September of 1862 was, for bachelors in British Columbia, a month that held the promise of great excitement. It was the month that the ship the Tynemouth, hereafter known as “the bride ship,” was to arrive in Victoria carrying precious cargo––a boatload of single women from London. At the time, the province had a disproportionately large number of young bachelors, and so the prospect of a ship full of potentially marriageable women was, for many, almost too enticing to bear.
This would not be the first time that shiploads of women were transported to the colonies to be brides. Victoria’s young bachelors had already suffered a disappointment when the Australian ship the Seaman’s Bride, which had carried about twenty women destined for Victoria, arrived without even one woman on board. Before docking in Victoria, the ship had stopped in San Francisco where, according to the local newspaper the British Colonist, “the young Yankees” had “captured the affections of the girls.”
This influx of marriageable women to the colonies was a deliberate move by the Queen of England and the Anglican Church, who sought to populate the colonies and simultaneously make them more British. At the time, the population of British Columbia (then two colonies, one on Vancouver Island and one on the mainland) was overwhelmingly male and overwhelmingly American, due to the stream of young American bachelors who had come seeking their fortunes during the gold rush. With the help of the Anglican Church, the Columbia Emigration Society had organized a ship, the Tynemouth, of about sixty women who would help to unify the two colonies, and to augment their British population via marriage and settlement with London women.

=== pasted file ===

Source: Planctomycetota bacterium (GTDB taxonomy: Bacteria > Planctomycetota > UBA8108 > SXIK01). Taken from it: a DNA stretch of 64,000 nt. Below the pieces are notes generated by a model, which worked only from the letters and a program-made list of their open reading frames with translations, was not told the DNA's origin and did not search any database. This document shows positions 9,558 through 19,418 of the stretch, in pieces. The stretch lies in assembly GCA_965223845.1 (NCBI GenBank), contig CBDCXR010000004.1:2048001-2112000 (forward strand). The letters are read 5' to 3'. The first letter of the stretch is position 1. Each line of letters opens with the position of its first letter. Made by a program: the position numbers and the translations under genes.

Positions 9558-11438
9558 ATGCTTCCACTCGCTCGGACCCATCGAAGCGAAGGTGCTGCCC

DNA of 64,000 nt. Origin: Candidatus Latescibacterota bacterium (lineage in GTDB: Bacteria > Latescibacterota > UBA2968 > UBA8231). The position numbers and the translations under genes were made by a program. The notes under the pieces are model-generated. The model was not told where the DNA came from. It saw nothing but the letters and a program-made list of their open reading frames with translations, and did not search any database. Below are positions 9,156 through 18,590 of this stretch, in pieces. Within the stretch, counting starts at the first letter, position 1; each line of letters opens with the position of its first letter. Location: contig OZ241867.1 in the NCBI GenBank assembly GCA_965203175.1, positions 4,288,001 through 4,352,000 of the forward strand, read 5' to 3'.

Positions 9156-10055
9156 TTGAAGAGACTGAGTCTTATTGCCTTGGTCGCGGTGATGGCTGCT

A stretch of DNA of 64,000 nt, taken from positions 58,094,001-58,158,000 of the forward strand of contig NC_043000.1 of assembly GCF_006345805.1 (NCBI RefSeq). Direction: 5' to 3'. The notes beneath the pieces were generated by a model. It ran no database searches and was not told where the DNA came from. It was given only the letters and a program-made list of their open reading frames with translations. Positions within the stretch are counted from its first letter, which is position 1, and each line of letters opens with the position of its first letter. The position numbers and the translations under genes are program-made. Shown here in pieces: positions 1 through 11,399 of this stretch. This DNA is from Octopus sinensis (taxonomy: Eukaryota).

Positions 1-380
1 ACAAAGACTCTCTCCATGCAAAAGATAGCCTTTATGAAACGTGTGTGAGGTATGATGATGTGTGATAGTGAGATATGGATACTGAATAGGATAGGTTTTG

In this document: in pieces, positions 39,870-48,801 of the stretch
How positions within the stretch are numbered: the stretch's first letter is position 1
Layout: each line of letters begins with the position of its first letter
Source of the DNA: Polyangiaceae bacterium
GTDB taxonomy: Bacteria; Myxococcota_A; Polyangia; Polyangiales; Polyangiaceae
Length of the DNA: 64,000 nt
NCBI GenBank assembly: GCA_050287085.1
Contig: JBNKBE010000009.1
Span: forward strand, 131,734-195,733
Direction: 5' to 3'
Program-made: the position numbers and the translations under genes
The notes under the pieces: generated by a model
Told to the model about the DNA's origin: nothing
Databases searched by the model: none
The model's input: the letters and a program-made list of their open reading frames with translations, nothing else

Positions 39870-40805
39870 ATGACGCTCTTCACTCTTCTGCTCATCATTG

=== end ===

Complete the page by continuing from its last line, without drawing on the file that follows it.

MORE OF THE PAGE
While much of the male bachelor population was undoubtedly excited at the prospect of the Tynemouth’s arrival, the Colonist’s publisher Amor De Cosmos (who later became British Columbia’s second Prime Minister), has been accused of adding to this frenzy by sensationalizing the event in headlines such as: “The girls are coming! The Girls are coming! They’ll be here any day!” Known for his eccentricity, De Cosmos’ overdramatized headlines astutely attracted readers––and therefore advertisers, in what some have called a calculated move to profit from the bachelors’ boredom. Some also suspect that his motives were not purely commercial, and that his sensationalist reporting on the “bride ships” was rooted in his desire to unite the colonies of Vancouver Island and the mainland.
The arrival of the Tynemouth was an event that was perhaps all the more eagerly anticipated in the wake of what had been a very difficult year. 1862 had begun with one of the worst winters on record and was so cold that the Fraser River had frozen solid. South of the border, the American Civil War was hard at work. The raging smallpox epidemic had threatened to wipe out many First Nations populations.
When the women on board the Tynemouth finally arrived on September 20th, excited young bachelors in Victoria went wild. Men trekked from far out in the countryside clothed in their best attire. They hired any watercraft they could get their hands on to take them out to meet the Tynemouth girls. De Cosmos reported that the ship’s “lovely freight” consisted of “mostly cleanly, well-built, pretty-looking young women –– ages varying from fourteen to an uncertain figure,” and noted that these women seemed “superior” compared with “the women usually met with on emigrant vessels.” All in all, it was an exciting end to a strenuous year, for everyone involved.